Support for LAist comes from
We Explain L.A.
Stay Connected

Share This

This is an archival story that predates current editorial management.

This archival content was written, edited, and published prior to LAist's acquisition by its current owner, Southern California Public Radio ("SCPR"). Content, such as language choice and subject matter, in archival articles therefore may not align with SCPR's current editorial standards. To learn more about those standards and why we make this distinction, please click here.

Arts and Entertainment

The Better Shredder

Before you
Dear reader, we're asking you to help us keep local news available for all. Your financial support keeps our stories free to read, instead of hidden behind paywalls. We believe when reliable local reporting is widely available, the entire community benefits. Thank you for investing in your neighborhood.

Laist saw studio guitarist and sometime Supertramp member Carl Verheyen at Anaheim gear shop Tone Merchants this weekend. He was playing to a small audience of 80 devoted fanatics in Tone Merchants' miniscule concert room. We were front and center, close enough to see the sweat on his T-shirt and to take in every move he made on his vintage Strat.

We'd heard Verheyen's work on any number of famous national jingles, but it was reading his book, Studio City, that made us care enough to go to the concert. Studio City is made up of columns that Verheyen wrote over a year for a national guitar magazine. Verheyen talks about the rigors and surprises of life as a gigging guitarist for hire - everything from being asked to sightread lute and sitar music to that unfortunate wah pedal that always breaks in the middle of the crucial session.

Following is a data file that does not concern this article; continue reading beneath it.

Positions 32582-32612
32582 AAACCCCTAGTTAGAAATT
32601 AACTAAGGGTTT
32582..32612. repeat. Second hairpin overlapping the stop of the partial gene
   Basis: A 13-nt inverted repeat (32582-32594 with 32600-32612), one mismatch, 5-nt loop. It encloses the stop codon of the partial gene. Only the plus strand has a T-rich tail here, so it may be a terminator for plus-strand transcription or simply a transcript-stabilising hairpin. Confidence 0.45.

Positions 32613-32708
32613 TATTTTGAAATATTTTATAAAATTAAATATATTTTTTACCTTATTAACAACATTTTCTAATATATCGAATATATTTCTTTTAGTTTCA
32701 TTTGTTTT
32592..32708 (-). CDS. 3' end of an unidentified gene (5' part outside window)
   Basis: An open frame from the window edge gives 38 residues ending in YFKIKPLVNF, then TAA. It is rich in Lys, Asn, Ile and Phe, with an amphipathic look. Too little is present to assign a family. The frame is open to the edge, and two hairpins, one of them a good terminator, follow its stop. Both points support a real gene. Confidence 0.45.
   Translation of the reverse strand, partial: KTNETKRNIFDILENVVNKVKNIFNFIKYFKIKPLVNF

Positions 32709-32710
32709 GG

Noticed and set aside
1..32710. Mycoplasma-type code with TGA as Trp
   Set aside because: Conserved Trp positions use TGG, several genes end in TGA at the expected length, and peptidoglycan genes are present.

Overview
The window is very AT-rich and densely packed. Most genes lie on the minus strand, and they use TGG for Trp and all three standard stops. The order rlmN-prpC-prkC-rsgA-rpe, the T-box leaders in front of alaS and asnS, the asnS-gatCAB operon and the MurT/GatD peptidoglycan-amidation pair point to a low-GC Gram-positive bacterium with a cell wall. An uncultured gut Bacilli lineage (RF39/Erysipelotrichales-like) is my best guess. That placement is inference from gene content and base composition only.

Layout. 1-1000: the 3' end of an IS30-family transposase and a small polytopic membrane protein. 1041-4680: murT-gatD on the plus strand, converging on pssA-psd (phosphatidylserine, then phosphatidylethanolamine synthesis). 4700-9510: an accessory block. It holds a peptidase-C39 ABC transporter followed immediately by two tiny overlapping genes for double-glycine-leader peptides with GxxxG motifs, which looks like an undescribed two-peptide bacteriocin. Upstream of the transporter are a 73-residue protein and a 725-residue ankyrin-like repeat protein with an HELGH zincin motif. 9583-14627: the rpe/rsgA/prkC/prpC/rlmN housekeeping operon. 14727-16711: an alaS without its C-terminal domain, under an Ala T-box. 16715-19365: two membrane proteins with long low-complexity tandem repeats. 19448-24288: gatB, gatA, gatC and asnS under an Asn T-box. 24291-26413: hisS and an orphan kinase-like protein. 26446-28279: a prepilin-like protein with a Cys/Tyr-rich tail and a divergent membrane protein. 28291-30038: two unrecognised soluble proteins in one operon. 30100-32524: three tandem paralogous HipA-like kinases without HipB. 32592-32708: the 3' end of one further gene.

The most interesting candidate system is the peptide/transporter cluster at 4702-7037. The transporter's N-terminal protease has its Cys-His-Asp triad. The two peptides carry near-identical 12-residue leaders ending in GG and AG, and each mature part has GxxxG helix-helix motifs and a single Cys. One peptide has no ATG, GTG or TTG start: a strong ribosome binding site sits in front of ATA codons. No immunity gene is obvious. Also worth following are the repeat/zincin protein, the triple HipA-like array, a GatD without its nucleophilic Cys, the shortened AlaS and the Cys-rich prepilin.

It was an inspiring read for any artist working for survival as well as fame.

Verheyen was using four heads: a Fender Twin, a Vox AC30, and not one but two Marshall Plexis. He also had an enormous pedalboard. He even had the chutzpah to sing while shredding. But what impressed us more than his luscious gear was his technical agility. The two instrumentals (inspired, as he informed the crowd, by bagpipe music and by a donkey chasing his son respectively), especially where Carl faced off with nothing but a naked acoustic, proved his worth as a musician more than all the expensive vintage amplifiers in the world.

Support for LAist comes from

We've seen our share of shredders, but what sets Verheyen apart from the pack is his cheery rapport with the crowd. He has a smile on his face throughout the most difficult passages, and his enjoyment of what he does makes him really fun to watch. If you love great guitar players, check out Verheyen's next gig at Boulevard Music in Culver City on the 12th.